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When a tree falls in St. Louis, will the power go out?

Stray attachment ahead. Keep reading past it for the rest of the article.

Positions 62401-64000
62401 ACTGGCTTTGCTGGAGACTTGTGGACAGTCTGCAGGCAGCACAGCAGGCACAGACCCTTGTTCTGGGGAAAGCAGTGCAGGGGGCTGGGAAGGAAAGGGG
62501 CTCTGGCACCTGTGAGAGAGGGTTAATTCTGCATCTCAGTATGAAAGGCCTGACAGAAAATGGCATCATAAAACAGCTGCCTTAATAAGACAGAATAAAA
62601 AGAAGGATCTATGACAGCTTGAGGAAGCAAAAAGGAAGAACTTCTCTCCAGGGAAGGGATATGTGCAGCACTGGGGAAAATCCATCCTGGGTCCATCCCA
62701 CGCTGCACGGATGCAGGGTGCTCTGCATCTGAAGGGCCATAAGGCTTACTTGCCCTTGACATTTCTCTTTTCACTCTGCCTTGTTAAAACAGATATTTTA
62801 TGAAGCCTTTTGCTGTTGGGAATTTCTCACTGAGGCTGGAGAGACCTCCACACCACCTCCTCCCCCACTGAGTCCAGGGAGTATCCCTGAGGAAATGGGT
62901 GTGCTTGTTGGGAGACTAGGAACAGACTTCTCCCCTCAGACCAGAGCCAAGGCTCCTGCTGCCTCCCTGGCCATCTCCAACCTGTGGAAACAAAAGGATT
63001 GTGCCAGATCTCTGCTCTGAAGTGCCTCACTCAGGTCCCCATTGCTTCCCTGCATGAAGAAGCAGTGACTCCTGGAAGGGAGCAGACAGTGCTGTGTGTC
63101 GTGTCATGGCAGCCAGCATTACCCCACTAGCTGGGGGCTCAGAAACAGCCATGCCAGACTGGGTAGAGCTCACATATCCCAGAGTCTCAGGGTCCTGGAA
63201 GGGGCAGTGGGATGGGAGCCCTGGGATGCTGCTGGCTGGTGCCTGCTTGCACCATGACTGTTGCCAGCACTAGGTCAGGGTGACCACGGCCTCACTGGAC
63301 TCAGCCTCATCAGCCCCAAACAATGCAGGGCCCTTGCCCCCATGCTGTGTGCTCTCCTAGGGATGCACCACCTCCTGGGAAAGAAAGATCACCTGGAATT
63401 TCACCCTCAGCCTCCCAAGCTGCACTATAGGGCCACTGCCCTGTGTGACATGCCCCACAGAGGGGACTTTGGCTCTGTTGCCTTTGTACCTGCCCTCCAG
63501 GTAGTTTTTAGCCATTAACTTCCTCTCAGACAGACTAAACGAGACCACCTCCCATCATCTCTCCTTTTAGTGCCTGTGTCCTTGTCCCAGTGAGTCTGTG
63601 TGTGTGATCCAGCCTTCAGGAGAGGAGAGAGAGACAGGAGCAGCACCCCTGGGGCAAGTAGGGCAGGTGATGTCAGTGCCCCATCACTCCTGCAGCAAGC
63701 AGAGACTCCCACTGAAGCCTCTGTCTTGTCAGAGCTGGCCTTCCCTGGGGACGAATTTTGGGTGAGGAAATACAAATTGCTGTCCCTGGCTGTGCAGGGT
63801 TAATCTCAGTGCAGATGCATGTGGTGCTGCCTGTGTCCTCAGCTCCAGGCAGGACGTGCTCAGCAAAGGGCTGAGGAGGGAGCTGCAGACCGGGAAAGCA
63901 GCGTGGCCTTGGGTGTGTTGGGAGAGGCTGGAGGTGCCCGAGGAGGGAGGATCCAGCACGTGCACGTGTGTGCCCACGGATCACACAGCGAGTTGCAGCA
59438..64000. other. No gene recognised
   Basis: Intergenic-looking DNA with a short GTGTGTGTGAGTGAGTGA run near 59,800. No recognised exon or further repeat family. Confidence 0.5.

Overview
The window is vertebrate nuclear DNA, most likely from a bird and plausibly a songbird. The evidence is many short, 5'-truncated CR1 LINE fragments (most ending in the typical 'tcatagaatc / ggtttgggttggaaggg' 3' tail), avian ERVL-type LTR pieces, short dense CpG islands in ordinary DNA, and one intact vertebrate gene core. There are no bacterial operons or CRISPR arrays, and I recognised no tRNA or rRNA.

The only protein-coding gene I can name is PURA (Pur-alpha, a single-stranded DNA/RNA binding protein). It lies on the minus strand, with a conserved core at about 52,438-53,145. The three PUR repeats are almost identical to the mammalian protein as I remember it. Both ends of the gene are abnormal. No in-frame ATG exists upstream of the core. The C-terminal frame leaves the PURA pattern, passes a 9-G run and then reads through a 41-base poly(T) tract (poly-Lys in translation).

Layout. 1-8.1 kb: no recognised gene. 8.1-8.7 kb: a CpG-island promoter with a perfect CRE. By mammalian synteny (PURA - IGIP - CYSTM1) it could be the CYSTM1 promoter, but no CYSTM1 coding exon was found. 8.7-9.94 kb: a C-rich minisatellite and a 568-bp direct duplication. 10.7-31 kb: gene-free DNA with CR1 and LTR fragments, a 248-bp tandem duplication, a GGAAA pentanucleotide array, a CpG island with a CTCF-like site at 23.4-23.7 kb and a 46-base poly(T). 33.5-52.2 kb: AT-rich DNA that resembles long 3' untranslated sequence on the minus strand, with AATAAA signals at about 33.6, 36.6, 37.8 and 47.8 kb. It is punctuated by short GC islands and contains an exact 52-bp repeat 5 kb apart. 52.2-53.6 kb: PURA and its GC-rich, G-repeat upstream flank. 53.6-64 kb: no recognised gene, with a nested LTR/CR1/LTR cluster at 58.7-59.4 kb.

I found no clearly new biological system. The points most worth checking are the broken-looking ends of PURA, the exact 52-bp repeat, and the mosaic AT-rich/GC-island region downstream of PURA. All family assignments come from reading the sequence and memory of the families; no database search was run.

In a recently published study, National Science Foundation-funded researchers paired satellite imaging data with machine learning techniques to map local tree species and health. The data generated by the project will help inform best practices for managing healthy green spaces as well as trimming programs to avoid power outages following storms. In the forest, a tree that is struck during a storm may just fall over without causing much disruption. When a tree falls in St. Louis, it can cause a power outage. Understanding the species and health condition of trees is important for safety and economic reasons. Millions of dollars are spent on tree trimming each year. The researchers used an airborne LiDAR (Light Detection and Ranging) system, imaging together with satellite imaging techniques to gather data about trees. Then they "trained" a machine-based analytic tool to identify trees based on that data. The researchers' next step will be to look at tree species, tree health data and utility information, overlaying the data and doing hotspot analysis, helping experts create maps of neighborhoods at risk of power outages during storms and helping to restore power quickly.

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